Farro Salad with Peas, Pancetta, and Radishes
Toss farro with a radish mixture, peas, pancetta, arugula, and more to make this salad.
Spring Herb and Goat Cheese Linguine
Now's the time to use spring herbs with abandon, adding them by the handful to salads, eggs, and pasta. This quick vegetarian main dish combines your choice of herbs with a little cream and some goat cheese, which melts in the heat of the pasta to lightly coat each strand. Crumble more cheese on top.
Skillet-Toasted Gnocchi with Peas
Miso-Braised Mustard Greens
Miso greens lend a pop of intense color and flavor to any dish.
Classic Grilled Artichokes
A touch of char adds a pleasantly bitter counterpoint to artichokes' natural sweetness. Once you clean and simmer them, they grill in about the same time as boneless chicken breasts--cook both, and call it a meal with one of our sauce recipes.
Wine pairing with the caper sauce: A crisp, citrusy white like Grgich Hills 2013 Fumé Blanc (Napa Valley; $30)--bright enough to keep up with the capers, but earthy and minerally to pick up on the smoke from the grill too. --Sara Schneider
Spring Beet and Pea Salad
Raw Artichoke Salad with Herbs, Almonds, and Parmigiano
"Don't even try this salad unless you have very early artichokes, the first ones to show up in the spring markets," says chef Joshua McFadden of Ava Gene's in Portland. "As with all spring vegetables, the still-cold nights help the artichoke's sugars develop for the best flavor; and because they are smaller, young artichokes are less fibrous and more tender…but only if you slice them very fine."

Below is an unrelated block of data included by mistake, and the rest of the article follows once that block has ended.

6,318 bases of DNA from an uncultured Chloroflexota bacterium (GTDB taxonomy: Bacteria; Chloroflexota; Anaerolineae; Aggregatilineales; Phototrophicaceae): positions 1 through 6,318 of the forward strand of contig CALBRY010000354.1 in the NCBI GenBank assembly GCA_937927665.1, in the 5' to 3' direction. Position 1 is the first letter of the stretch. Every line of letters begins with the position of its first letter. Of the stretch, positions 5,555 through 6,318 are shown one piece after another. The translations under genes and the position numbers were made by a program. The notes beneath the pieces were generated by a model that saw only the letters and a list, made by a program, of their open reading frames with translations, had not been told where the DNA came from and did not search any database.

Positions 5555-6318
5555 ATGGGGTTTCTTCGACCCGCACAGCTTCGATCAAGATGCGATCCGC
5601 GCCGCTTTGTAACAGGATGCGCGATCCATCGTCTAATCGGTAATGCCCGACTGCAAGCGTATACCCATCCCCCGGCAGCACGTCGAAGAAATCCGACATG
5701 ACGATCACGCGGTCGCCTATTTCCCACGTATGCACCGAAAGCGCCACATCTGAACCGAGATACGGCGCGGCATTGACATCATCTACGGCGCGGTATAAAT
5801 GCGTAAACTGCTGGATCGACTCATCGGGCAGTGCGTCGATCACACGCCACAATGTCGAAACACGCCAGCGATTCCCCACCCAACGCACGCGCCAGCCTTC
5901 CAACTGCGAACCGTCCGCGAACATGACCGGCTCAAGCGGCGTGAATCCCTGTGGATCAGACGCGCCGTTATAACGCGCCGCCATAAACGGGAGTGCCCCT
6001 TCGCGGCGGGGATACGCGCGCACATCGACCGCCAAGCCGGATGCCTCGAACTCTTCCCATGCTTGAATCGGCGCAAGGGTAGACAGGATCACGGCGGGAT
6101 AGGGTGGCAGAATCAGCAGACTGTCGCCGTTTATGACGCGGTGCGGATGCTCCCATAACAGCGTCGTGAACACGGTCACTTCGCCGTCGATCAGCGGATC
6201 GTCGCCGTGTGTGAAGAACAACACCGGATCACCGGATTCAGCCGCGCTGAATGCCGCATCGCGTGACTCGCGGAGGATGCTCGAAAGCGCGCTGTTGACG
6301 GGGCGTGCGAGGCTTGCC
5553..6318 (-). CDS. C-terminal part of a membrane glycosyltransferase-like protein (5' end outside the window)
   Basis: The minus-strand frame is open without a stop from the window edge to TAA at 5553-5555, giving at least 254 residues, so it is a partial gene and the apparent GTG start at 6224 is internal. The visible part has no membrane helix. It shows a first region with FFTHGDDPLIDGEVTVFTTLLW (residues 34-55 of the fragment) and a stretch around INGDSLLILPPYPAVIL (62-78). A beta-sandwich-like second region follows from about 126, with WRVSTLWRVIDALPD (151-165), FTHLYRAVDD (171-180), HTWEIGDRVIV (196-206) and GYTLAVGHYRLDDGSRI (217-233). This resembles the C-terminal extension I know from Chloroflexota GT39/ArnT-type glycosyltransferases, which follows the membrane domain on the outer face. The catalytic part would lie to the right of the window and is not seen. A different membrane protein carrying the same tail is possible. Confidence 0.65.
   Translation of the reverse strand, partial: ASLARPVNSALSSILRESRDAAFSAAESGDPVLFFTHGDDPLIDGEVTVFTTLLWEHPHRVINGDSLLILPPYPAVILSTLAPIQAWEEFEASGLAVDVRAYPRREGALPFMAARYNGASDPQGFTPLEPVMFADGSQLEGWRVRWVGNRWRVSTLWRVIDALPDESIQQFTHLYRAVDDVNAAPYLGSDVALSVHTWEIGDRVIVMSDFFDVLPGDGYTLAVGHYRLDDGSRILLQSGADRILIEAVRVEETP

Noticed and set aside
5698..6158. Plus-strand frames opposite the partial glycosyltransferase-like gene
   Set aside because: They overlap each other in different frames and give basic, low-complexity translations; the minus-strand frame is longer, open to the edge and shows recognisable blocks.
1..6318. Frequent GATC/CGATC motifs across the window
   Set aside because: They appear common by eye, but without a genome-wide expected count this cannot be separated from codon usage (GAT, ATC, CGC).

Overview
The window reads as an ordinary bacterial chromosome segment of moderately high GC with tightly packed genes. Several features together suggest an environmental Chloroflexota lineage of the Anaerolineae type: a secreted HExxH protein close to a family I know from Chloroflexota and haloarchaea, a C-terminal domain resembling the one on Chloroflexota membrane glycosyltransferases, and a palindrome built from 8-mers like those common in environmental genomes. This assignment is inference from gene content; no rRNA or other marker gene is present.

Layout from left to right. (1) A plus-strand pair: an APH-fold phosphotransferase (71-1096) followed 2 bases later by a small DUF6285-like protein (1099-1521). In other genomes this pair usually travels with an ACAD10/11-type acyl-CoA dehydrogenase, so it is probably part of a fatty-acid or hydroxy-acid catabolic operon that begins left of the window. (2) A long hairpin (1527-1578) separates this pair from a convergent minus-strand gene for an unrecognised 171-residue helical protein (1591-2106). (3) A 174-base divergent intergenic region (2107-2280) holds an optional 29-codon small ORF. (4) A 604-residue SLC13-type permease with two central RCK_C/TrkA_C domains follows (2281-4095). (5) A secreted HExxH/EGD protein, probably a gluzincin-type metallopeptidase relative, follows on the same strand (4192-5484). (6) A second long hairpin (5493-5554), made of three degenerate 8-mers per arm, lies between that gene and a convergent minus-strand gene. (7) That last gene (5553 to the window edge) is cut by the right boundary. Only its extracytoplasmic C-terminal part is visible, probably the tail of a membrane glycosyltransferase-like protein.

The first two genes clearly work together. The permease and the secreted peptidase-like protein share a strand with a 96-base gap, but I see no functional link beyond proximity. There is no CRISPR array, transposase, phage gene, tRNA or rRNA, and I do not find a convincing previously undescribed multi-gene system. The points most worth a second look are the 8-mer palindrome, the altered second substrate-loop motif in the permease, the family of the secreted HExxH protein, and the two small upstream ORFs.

Spring Pea Shoot Salad with Beets and Dulse Vinaigrette
Snap Peas with Feta
Be sure to pat the snap peas thoroughly dry before tossing with the creamy yogurt-feta dressing so the dressing coats the peas instead of slipping off. Fresh mint gives this dish a decidedly Greek flavor, but dill would also taste great. The peas are a perfect side for grilled lamb chops or oregano-garlic seasoned chicken.
Spinach-and-Romaine Salad with Cucumbers, Radishes, and Creamy Mint Dressing (Janie's Spinach Salad)
This salad is a tumble of great flavors and offers a wonderfully fresh and bright springtime feel thanks to the fresh mint.
One-Pan Pasta with Ricotta and Artichokes
One skillet from start to finish--can't beat it on a busy weeknight. The ricotta adds rich creaminess when mixed into each portion on the plate, while fresh mozza creates that ooey-gooey baked pasta feel.
Spring Polenta with Radishes and Garlic Scapes
This simple, luscious spring main uses chickpeas in place of a more traditional protein. The results are delicious.
Spring Lettuce and Leek Soup
Many lettuces are grown in sandy soil, so thoroughly wash and dry your greens to remove any grit. If you don't have an immersion blender, process the soup in batches in a blender until smooth.
Frozen artichoke hearts contain no added salt, unlike the canned variety, which may contain more than 300mg per half cup.
Radishes in Warm Herb Butter
Use a colorful mix of Watermelon, French Breakfast, and Easter Egg radishes in this crunchy but warm side. This recipe comes together in minutes, so prep the ingredients in advance and cook it right before serving.
Nothing says autumn like a hearty casserole—something you can make on a weekend afternoon, and have for leftovers over the next couple days. Here, rich Gruyere cheese marries with the bright acid of a dry white wine (try a Sauvignon Blanc) to bring a touch of elegance to this yummy comfort food.